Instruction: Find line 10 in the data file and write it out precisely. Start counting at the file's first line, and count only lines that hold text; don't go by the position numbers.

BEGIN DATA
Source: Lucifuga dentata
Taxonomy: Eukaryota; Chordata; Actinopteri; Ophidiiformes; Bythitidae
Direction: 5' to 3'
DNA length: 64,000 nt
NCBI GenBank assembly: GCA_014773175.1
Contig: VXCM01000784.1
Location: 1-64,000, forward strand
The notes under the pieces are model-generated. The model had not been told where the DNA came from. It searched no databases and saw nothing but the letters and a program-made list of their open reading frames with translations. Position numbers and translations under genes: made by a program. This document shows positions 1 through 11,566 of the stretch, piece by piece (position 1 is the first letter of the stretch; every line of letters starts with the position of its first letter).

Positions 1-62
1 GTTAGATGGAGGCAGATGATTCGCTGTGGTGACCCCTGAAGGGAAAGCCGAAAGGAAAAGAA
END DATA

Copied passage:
1 GTTAGATGGAGGCAGATGATTCGCTGTGGTGACCCCTGAAGGGAAAGCCGAAAGGAAAAGAA